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13 

Constraining a system of interacting parameterizations through multipleparameter evaluation: tracing a compensating error between cloud vertical structure and cloud overlap
This study explores the opportunities created by subjecting a system of interacting fastacting parameterizations to longterm singlecolumn model evaluation against multiple independent measurements at a permanent meteorological site. It is argued that constraining the system at multiple key points facilitates the tracing and identification of compensating errors between individual parametric components. The extended time range of the evaluation helps to enhance the statistical significance and representativeness of the singlecolumn model result, which facilitates the attribution of model behavior as diagnosed in a general circulation model to its subgrid parameterizations. At the same time, the high model transparency and computational efficiency typical of singlecolumn modeling is preserved.
The method is illustrated by investigating the impact of a model change in the Regional Atmospheric Climate Model (RACMO) on the representation of the coupled boundary layer–soil system at the Cabauw meteorological site in the Netherlands. A set of 12 relevant variables is defined that covers all involved processes, including cloud structure and amplitude, radiative transfer, the surface energy budget, and the thermodynamic state of the soil and various heights of the lower atmosphere. These variables are either routinely measured at the Cabauw site or are obtained from continuous largeeddy simulation at that site. This 12point check proves effective in revealing the existence of a compensating error between cloud structure and radiative transfer, residing in the cloud overlap assumption. In this exercise, the application of conditional sampling proves a valuable tool in establishing which cloud regime exhibits the biggest impact.

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14 

Residual sediment fluxes in weaklytoperiodically stratified estuaries and tidal inlets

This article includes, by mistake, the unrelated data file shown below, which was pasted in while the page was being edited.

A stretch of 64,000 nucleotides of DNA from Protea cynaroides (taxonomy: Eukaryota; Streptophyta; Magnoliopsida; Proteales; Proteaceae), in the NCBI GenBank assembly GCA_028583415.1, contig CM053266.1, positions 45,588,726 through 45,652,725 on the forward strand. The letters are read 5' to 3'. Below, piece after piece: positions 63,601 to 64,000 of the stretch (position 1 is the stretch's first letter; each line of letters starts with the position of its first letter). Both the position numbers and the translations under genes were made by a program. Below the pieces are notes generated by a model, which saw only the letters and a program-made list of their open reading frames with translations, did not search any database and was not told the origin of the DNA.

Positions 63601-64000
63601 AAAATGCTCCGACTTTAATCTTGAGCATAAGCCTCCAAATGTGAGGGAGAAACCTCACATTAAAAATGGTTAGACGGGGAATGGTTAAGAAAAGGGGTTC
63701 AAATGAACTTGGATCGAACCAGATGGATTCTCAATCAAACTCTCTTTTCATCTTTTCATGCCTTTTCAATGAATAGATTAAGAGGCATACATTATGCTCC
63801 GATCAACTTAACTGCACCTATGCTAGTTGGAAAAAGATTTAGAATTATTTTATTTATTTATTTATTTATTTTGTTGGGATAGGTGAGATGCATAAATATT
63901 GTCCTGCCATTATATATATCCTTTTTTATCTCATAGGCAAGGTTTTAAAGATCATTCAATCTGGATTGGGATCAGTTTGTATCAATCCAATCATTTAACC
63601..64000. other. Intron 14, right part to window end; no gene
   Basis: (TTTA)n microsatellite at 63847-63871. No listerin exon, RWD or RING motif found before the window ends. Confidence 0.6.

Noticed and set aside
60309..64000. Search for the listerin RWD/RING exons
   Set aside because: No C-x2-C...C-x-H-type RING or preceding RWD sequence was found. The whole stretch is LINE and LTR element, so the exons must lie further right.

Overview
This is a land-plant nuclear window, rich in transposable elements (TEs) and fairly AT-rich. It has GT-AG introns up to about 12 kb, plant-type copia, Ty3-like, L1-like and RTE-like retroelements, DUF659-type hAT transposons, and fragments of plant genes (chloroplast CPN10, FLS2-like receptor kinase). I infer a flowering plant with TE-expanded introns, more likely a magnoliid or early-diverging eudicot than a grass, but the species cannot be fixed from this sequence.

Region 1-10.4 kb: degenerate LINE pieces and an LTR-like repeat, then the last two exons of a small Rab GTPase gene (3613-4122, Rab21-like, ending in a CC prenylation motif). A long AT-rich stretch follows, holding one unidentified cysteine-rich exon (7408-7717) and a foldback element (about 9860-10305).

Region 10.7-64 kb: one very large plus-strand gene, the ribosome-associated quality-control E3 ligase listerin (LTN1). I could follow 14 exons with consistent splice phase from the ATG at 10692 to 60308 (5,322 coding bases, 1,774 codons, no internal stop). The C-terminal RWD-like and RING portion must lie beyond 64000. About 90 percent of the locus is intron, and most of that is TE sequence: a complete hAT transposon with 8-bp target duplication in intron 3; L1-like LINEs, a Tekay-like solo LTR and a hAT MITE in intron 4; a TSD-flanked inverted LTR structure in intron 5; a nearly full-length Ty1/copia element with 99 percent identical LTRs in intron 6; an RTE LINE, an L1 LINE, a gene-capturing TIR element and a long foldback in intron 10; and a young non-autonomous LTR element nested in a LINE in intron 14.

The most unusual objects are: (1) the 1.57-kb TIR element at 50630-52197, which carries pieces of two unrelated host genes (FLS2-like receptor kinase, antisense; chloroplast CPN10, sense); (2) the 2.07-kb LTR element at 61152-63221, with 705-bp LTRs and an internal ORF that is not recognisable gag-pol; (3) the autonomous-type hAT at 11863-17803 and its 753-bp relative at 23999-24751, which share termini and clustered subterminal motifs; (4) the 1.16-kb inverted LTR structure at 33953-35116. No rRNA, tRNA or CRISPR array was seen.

In this idealized numerical modeling study, the composition of residual sediment fluxes in energetic (e.g., weakly or periodically stratified) tidal estuaries is investigated by means of onedimensional water column models, with some focus on the sediment availability. Scaling of the underlying dynamic equations shows dependence of the results on the Simpson number (relative strength of horizontal density gradient) and the Rouse number (relative settling velocity) as well as impacts of the Unsteadiness number (relative tidal frequency). Here, the parameter space given by the Simpson and Rouse numbers is mainly investigated. A simple analytical model based on the assumption of stationarity shows that for small Simpson and Rouse numbers sediment flux is down estuary and vice versa for large Simpson and Rouse numbers. A fully dynamic water column model coupled to a secondmoment turbulence closure model allows to decompose the sediment flux profiles into contributions from the transport flux (product of subtidal velocity and sediment concentration profiles) and the fluctuation flux profiles (tidal covariance between current velocity and sediment concentration). Three different types of bottom sediment pools are distinguished to vary the sediment availability, by defining a time scale for complete sediment erosion. For short erosion times scales, the transport sediment flux may dominate, but for larger erosion time scales the fluctuation sediment flux largely dominates the tidal sediment flux. When quarterdiurnal components are added to the tidal forcing, upestuary sediment fluxes are strongly increased for stronger and shorter flood tides and vice versa. The theoretical results are compared to field observations in a tidally energetic inlet.